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Ahimsa is an Eastern spiritual concept of active nonviolence or noninjury, thus kindness and love towards all. It is a central tenet (perhaps the first tenet) of Jainism and yoga. The western concept of non-violence resembles that of ahmimsa to a degree, but is generally understood to be far more limited in scope.

It was introduced to the West by Mahatma Gandhi; the Western civil rights movements, inspired by his actions, engaged in non-violent protests, led by such people as Martin Luther King Jr.

Ahimsa is Sanskrit for avoidance of himsa[?], or injury to sentient beings.

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In Jainism, the ahimsa-vrata (vow of ahimsa) is the first of the five mahavratas (great vows). All animal life is considered sentient. Therefore, consequences of this vow, in addition to the evident ones, like the forbidding of physical violence to other people, include renunciation of animal sacrifice, liquor, eating animal food (vegetarianism), honey, certain fruits (because they may be harboring worms/flies etc.), and night-eating (eating in the dark makes it difficult to safely pluck out worms/flies etc.).

The Jainist conception of ahimsa involves three times three--the three actions (karanas) of himsa in the three modes (yogas)--of observances:

Neither mentally, orally, or physically

  1. do injury oneself (krita)
  2. get injury done by others (karita)
  3. approve injury done by others (anumata, mananat, or anumodana)

The ten noble virtues (dharma) are:

  1. supreme forgiveness or forbearance (uttama kshama)
  2. supreme humility or tenderness (uttama mardava)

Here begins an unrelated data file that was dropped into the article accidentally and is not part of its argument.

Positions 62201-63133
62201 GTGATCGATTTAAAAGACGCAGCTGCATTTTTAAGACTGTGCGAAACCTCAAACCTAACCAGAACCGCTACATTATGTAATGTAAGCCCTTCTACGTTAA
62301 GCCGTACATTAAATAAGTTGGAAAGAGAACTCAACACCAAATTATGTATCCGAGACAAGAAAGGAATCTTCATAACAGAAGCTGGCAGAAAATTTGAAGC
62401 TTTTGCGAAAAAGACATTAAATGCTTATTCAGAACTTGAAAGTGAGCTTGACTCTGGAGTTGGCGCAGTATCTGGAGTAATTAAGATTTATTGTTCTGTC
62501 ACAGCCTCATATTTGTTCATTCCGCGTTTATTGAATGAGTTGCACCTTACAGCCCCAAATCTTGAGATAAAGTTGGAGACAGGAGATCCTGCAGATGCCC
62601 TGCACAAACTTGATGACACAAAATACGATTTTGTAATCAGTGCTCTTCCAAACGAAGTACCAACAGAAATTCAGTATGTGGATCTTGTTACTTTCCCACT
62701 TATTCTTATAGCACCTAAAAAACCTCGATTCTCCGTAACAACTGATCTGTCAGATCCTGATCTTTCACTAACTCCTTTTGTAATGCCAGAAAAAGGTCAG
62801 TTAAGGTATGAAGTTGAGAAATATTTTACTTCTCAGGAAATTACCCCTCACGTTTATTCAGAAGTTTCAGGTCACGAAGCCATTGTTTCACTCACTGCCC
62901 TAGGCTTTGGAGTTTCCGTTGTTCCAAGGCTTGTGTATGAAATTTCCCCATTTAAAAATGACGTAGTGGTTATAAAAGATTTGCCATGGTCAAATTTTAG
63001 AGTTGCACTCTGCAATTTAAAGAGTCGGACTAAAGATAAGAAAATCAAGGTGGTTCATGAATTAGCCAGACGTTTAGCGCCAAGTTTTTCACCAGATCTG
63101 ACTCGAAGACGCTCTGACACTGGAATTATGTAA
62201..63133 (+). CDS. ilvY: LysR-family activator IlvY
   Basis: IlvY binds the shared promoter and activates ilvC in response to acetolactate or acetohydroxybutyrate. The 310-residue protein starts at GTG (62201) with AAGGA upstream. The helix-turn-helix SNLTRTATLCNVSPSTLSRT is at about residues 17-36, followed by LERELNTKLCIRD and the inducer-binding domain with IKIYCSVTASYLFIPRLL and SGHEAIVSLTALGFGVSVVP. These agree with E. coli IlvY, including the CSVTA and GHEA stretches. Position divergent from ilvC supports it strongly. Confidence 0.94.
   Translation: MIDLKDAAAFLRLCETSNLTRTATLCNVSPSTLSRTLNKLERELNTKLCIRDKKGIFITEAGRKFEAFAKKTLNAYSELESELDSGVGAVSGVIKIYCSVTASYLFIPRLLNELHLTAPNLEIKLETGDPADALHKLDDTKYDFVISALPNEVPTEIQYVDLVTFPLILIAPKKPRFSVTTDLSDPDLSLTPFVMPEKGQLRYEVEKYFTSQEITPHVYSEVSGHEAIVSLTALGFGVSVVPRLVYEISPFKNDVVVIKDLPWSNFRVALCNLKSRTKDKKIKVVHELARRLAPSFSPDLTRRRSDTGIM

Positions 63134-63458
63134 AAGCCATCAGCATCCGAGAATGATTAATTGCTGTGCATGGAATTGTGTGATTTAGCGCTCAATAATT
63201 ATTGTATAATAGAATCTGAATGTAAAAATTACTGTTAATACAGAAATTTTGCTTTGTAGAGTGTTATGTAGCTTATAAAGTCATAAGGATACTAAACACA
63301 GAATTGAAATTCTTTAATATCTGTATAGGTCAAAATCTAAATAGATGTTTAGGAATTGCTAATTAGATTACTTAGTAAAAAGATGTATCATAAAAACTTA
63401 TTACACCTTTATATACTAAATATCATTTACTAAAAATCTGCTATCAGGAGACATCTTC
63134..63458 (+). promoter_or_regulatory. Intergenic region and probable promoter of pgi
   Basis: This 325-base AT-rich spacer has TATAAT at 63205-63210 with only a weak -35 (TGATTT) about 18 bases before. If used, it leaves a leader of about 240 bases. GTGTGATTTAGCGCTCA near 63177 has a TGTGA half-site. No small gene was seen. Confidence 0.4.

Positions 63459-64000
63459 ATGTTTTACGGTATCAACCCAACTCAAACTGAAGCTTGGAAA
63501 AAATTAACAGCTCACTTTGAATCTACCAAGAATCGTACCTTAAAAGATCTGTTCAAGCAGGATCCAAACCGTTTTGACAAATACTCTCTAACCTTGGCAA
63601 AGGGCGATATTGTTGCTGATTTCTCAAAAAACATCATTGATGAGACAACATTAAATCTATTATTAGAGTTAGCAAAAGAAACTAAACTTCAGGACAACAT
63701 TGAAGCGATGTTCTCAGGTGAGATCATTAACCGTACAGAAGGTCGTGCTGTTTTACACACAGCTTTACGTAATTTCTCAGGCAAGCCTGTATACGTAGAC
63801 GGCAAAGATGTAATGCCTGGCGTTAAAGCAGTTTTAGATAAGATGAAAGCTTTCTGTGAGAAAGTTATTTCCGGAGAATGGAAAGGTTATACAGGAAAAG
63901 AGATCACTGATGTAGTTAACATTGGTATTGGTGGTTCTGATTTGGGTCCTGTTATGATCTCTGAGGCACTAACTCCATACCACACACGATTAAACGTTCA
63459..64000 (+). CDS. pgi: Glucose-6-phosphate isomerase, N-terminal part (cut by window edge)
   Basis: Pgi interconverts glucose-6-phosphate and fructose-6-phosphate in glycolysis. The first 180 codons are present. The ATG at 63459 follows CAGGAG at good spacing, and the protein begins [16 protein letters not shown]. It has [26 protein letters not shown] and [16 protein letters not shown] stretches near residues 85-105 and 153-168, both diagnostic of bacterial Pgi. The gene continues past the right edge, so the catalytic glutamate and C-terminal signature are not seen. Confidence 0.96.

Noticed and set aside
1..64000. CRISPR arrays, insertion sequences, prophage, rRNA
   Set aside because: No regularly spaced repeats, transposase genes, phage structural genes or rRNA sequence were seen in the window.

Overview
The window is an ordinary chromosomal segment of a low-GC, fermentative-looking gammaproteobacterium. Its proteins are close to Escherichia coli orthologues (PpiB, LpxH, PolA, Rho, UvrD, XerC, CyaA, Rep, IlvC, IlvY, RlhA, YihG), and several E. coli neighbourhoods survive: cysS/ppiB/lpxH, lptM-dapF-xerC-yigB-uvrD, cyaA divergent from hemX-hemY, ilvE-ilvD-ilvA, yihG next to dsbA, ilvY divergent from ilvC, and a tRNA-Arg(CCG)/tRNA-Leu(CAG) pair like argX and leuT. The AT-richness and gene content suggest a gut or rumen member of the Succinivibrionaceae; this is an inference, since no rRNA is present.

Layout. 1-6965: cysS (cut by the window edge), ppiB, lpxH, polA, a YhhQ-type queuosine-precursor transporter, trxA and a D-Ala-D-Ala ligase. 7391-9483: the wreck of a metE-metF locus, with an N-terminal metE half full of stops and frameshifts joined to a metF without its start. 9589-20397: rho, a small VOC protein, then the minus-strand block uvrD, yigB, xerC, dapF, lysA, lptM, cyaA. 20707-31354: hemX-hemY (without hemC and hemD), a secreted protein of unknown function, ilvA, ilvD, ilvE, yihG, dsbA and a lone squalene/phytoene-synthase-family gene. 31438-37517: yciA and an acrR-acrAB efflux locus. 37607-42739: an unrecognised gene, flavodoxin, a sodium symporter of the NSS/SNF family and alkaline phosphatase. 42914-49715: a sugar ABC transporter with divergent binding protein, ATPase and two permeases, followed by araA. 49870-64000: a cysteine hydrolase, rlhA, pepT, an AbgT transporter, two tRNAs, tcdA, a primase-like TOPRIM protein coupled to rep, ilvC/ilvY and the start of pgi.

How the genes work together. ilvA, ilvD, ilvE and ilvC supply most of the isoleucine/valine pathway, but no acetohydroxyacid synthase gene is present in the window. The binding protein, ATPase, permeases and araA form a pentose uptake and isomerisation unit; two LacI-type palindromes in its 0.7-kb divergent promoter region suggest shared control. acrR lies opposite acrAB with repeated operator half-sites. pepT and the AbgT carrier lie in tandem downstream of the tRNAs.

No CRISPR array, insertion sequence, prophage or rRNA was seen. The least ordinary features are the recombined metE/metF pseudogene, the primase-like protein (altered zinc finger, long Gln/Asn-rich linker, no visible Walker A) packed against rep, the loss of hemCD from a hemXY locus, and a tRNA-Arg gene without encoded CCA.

3. supreme honesty or straight forwardness (uttama arjava)
  4. supreme contentment or purity of thought and freedom from greed
  5. supreme truth (uttama satya)
  6. supreme self-control or self-restraint (uttama samyama)
  7. supreme austerities
  8. supreme renunciation
  9. supreme non-attachment or not taking the non-self for one's own self (uttama akinchana)
  10. supreme chastity (uttama brahmacharya)

Note the similarites to the Biblical virtues of the excellent wife: humility, forbearance, love, and diligence [Philippians 4:2,3], upon which Larry Wall, the founder of Perl, has famously expounded.

Most of you are familiar with the virtues of a programmer. There are three, of course: laziness, impatience, and hubris. These are virtues of passion. They are not, however, virtues of community. The virtues of community sound like their opposites: diligence, patience, and humility. They're not really opposites, because you can do them all at the same time. It's another matter of perspective. These are the virtues that have brought us this far. These are the virtues that will carry our community into the future, if we do not abandon them.
Larry Wall, Second State of the Onion (http://www.perl.com/pub/a/1998/08/show/onion)


As codified by Maharishi Patanjali in the seminal work Yoga Sutra (the foundation of ashtanga yoga[?]), ahimsa is the first of the five yamas (eternal vows or restraints) of yoga.


Quotations from Gandhi on the subject:

Nonviolence is the greatest force at the disposal of mankind. It is mightier than the mightiest weapon of destruction devised by the ingenuity of man.


Literally speaking, ahimsa means non-violence. But to me it has much higher, infinitely higher meaning. It means that you may not offend anybody; you may not harbor uncharitable thought, even in connection with those who consider your enemies. To one who follows this doctrine, there are no enemies. A man who believes in the efficacy of this doctrine finds in the ultimate stage, when he is about to reach the goal, the whole world at his feet. If you express your love- Ahimsa-in such a manner that it impresses itself indelibly upon your so called enemy, he must return that love.

This doctrine tells us that we may guard the honor of those under our charge by delivering our own lives into the hands of the man who would commit the sacrilege. And that requires far greater courage than delivering of blows.

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